Making Music

March 10, 2010 at 11:40 pm (Uncategorized)

Andrew and I have our first piano recital on Sunday.

Did you notice my use of the plural “our,” rather than the singular “his” in that sentence? You’re probably thinking that those massive IV doses of prednisone I got a few weeks ago finally kicked in and have made me nuts. Or am I experiencing a perverse delayed reaction to all those “Mommy and Me” music classes that I dragged Andrew to when he was eighteen months old? Or have I merged my ego with my son’s and lost all sense of my own personality, so that anything he does I count as my own?

No, no, and no. I am taking my own piano lessons, and I will be playing my very own songs at my very own first recital. That said, my lesson slot is immediately after Andrew’s— so that I can observe his weekly piano lesson, while he gets to hang out and color during mine. Also, I let him talk me into playing the theme music from Star Wars for the recital. So I probably shouldn’t crow about my independence too much.

Music used to be an important part of my life. I played French horn for nine years, and came to love the rituals of practicing and performing. Also, my family had a piano, and I plunked about on it, learning a few songs—but mostly just enjoying the magic of making sounds and songs from simply pressing keys. As I look back, I think that both having the freedom to make music without boundaries on the piano while also having the structure of reading music and making music as part of an orchestra brought alive a piece of my soul. It was a spark that made listening to music important to me. But as I’ve grown older, I’ve lost my ability to concentrate on both music and some other task. I can’t usually shut off the task, so it’s the stereo I silence.

I wanted to share a love of music with my son. As parents, we often risk packing our children’s backpacks with the stones of our own lost loves and thwarted ambitions—not just with their books and lunch (that whole merging of egos thing I mentioned earlier). Hopefully this wasn’t what I was doing when brought Andrew to many toddler and pre-school music classes, where we sung songs, beat drums, and danced. I don’t think it warped him. And then our friend Connie found us a fantastic piano for less than $200 at a thrift store. We’ve since had a tuner out, and he told us she made the find of the century for us.

Andrew banged around on our new piano. “Do you want to learn how to play?” I asked him—not mentioning that learning to play would be a lot less fun that crashing out random notes and would involve practicing more days than not. “Yes!” he said enthusiastically. I might be manipulative, but I did have a sense that he’d like learning music. We lucked into finding a wonderful teacher. Theresa knows how limited a six year old’s attention span is. So she keeps lessons and practice material short and simple. She assigns songs that are fun and catchy. And even better, she doesn’t use the old “FACE” and “Every Good Boy Deserves Fun” acronyms to learn notes that my teachers had. So, at least Andrew won’t have memories of squinting at notes to see if they’re the “boy” or the “deserves” in the system. Instead, he’s learned “landmark” notes and then works off those to learn a new note or two every couple of weeks.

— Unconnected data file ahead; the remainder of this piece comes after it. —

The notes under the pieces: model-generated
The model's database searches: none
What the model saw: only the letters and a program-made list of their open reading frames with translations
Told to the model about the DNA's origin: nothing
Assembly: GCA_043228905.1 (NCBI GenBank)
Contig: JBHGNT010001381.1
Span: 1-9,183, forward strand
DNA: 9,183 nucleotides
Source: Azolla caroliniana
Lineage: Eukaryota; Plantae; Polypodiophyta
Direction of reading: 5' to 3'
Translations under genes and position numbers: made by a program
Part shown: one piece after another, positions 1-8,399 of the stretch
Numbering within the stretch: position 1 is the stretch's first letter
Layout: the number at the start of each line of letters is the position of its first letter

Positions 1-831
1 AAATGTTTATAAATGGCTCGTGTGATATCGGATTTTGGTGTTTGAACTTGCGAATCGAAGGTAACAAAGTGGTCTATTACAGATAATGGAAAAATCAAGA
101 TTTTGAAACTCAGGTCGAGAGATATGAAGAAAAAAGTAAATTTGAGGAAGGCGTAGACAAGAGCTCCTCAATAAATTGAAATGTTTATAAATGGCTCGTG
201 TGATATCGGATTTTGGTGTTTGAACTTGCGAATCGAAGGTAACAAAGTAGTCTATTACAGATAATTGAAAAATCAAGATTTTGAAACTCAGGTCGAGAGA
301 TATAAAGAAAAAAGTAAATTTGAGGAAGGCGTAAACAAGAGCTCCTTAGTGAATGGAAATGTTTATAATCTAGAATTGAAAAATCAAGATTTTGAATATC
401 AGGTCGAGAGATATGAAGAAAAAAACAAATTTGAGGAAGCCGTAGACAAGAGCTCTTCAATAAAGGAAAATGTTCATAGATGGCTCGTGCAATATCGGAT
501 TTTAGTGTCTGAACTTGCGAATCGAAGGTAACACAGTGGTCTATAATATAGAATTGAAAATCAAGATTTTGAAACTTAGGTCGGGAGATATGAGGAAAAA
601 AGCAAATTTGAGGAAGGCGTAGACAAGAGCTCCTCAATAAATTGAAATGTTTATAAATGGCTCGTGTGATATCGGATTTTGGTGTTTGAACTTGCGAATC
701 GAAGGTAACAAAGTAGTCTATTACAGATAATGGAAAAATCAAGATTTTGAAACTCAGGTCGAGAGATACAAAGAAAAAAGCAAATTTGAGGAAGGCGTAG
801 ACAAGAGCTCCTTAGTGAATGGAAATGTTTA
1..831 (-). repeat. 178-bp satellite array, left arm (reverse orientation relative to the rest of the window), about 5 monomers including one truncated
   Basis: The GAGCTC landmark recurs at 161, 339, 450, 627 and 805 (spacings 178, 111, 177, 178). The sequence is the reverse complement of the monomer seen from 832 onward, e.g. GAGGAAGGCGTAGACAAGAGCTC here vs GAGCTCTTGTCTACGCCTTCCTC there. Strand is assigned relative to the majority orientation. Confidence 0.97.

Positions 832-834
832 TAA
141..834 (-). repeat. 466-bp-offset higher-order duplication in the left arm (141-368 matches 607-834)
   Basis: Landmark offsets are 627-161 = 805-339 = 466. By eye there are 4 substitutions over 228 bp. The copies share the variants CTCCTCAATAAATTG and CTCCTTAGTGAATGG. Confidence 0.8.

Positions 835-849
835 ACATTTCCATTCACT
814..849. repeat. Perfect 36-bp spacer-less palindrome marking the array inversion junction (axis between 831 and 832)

I often regret how much of Andrew’s childhood I’ve lost to my illness. Sometimes I get downright maudlin about it and cry that so many of the experiences I wanted to teach Andrew—like skiing and swimming—I’ve totally missed. One day, as I listened to him bang out a jazzed up version of “Twinkle Twinkle Little Star” on Theresa’s piano, the proverbial light bulb illuminated above my head. I was excited to ask him right after the lesson if he wanted me to take my own piano lessons and learn the same music so that we could practice and play together. “Great idea, Mommy!” he shouted as we made our way to the car. And then he did his little happiness jig. Theresa was able to teach me right after Andrew’s slot. I began the next week.

What started as my effort to play a part in Andrew’s discovery of music and as a way for us to share learning has grown into an experience that excites and gratifies me. It’s been so long since I’ve read and played music that it’s practically like starting over. And I love it. It is fun to learn something new; it is fun to do something that is outside the worn paths of my usual activities; it is fun to feel my brain working to make sense of new instructions; it is fun to work each day on a piece and hear myself getting better with each repetition. Spending fifteen or twenty minutes on the piano each day seems to stir my creative juices or free some space in my mind—or somehow make writing, cooking, and being with Andrew more enjoyable. I don’t think it’s a coincidence that the writing spree I’ve been on corresponds to when I started practicing the piano more seriously.

I’m a little nervous about Sunday’s recital. But, as I tell Andrew, everyone makes mistakes. So if I botch the grand beginning of the “Star Wars” theme, I don’t expect the earth to spin off its orbit and hurtle into space. I feel a little silly playing such a childish song. But Andrew gasps with delight every time I run through the piece. “It sounds exactly like it should, Mommy,” he tells me. “I’m glad you like,” I say back. And I mean it.

2 Comments

  1. Barb said,

    Joy… in reading you celebrate some wonderful mothering you are doing, in so many ways… that is what I take from this piece…

  2. Rebecca Stanfel said,

    Thanks for writing a comment Barb. It makes me happy to know that you read Chronic Town.

    I do try to celebrate the mothering experiences I have with Andrew. We had our recital this afternoon, and both did pretty well, I think. Andrew even wore a suit! (sans tie).

    Be well and be strong,
    Rebecca

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